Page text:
Missions is to the Church what exercise is to the person–it promotes health, strength, and focus. I have personally been challenged by the Biblical and theological challenge of missions, of having to think sharply in response to various questions raised either in the missions context or in the context of the Church supporting missions.
This prayer, however, serves to illustrate that missions in the Middle East, and in fact elsewhere, also serves to remind us of the history of the Church and of God’s work in the world. I think of visiting a Lutheran mission Church, now officially a museum, in one country in Asia where the Church is officially regulated. The authorities have intended to suggest that the Church is relegated to history, only preserved in a museum and old papers. Yet, our brothers and sisters in that area told me that the fruit of those missionaries continues in that area. The believers from that lineage may in fact be decreasing in number, but their presence is an encouragement to the new movements taking place in the same vicinity, that the new believers and new gatherings are the answers to the prayers of the brothers and sisters commemorated in that museum.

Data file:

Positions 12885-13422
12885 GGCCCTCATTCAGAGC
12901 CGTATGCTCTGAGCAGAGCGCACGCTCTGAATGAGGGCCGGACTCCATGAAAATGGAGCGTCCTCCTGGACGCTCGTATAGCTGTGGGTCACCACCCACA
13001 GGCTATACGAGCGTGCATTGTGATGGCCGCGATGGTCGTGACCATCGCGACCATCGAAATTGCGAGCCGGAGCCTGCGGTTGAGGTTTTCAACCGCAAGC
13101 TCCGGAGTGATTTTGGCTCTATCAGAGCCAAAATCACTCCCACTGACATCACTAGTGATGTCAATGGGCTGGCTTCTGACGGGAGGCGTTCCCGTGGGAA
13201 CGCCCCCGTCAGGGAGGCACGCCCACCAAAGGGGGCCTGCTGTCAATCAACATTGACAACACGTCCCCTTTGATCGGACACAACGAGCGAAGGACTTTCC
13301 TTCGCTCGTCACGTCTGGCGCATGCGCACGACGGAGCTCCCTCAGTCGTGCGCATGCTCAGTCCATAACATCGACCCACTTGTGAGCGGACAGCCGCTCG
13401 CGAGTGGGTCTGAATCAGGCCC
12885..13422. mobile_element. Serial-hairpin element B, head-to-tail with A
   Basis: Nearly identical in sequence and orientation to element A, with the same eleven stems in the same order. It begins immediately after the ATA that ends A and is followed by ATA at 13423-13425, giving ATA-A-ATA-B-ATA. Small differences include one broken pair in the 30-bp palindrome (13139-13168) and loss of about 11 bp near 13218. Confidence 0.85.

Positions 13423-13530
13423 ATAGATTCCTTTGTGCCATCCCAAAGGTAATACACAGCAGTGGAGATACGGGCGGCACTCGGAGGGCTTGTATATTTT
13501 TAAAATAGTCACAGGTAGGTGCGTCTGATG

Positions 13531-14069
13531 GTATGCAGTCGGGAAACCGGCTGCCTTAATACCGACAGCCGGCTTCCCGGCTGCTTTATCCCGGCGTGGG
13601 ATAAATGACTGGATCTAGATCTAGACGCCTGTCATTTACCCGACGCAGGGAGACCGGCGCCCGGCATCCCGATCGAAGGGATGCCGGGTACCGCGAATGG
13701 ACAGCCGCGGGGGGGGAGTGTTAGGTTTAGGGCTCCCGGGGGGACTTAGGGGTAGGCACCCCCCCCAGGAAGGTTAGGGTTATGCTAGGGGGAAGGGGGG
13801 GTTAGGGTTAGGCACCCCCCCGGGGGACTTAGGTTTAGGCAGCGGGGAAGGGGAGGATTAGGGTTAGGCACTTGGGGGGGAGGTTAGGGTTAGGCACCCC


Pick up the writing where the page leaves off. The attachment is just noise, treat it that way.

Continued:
So likewise, as we pray for Syria and Egypt, we are not praying as if God has forgotten the Middle East, or as if God has done nothing there for the last two thousand years–quite the contrary, we pray rejoicing that God has been faithful throughout the centuries, and trusting that in the face of the current storms, God, who lifted the rainbow into the sky and whose Son walked across the stormy sea, will yet speak again, “Be still,” and it shall be. In the meantime, we pray for our brothers and sisters that they will be strengthened and that their witness today will bring glory to our Father and encouragement to their neighbors.